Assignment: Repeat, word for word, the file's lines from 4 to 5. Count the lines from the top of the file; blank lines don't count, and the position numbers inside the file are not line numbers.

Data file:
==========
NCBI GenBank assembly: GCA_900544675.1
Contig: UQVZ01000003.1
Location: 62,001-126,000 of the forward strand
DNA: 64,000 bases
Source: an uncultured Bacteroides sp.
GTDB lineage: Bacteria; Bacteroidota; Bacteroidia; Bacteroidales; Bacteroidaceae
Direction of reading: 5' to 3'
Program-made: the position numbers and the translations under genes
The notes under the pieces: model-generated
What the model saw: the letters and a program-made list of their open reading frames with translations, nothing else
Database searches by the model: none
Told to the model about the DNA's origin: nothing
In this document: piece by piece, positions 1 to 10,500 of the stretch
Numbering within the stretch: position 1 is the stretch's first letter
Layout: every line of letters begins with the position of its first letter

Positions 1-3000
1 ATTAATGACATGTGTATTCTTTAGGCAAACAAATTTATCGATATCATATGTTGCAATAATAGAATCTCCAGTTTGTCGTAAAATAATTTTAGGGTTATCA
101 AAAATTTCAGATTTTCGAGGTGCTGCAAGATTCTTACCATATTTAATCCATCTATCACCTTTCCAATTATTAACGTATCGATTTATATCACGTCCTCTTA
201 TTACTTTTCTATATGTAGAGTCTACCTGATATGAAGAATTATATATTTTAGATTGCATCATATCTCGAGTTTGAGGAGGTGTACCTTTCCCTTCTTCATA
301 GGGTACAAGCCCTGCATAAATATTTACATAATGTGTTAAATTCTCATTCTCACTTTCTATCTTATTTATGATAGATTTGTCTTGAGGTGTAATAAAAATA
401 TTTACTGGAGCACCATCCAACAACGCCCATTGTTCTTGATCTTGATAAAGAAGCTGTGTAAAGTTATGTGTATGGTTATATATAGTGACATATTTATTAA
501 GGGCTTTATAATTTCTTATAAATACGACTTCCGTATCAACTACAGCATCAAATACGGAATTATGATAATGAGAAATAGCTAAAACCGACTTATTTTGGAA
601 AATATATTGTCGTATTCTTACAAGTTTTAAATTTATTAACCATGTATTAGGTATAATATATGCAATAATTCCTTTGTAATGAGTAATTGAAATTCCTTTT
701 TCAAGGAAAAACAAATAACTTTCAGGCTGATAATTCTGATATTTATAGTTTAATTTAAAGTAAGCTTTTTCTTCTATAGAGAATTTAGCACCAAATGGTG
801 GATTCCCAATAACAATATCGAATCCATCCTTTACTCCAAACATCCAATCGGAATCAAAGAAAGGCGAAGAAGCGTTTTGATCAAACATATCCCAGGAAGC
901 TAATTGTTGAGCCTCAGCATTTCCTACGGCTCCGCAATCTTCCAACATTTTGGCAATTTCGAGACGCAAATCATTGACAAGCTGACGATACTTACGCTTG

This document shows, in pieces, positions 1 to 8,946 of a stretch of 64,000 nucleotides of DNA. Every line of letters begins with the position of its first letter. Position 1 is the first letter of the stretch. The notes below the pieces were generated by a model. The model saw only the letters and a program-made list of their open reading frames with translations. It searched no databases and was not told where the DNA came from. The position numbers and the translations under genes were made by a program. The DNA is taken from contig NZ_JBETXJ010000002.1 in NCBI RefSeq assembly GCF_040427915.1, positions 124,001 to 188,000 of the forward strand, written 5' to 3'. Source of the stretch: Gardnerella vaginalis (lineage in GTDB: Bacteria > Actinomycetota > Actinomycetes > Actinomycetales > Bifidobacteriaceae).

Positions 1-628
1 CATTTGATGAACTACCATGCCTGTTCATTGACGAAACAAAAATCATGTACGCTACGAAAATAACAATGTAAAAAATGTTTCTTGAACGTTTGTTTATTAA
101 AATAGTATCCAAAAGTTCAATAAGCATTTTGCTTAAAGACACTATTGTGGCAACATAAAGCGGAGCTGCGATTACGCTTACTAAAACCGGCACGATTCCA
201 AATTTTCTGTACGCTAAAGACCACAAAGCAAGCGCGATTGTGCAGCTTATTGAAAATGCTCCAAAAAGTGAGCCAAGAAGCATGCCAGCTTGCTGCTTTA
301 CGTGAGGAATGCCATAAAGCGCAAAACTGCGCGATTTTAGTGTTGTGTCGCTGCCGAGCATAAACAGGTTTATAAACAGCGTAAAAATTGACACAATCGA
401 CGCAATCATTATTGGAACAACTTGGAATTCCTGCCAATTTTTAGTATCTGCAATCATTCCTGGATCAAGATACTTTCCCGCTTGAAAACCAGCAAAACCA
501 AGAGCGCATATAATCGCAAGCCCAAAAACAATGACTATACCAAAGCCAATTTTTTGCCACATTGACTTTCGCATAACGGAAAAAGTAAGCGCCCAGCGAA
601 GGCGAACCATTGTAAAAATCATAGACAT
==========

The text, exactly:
DNA: 64,000 bases
Source: an uncultured Bacteroides sp.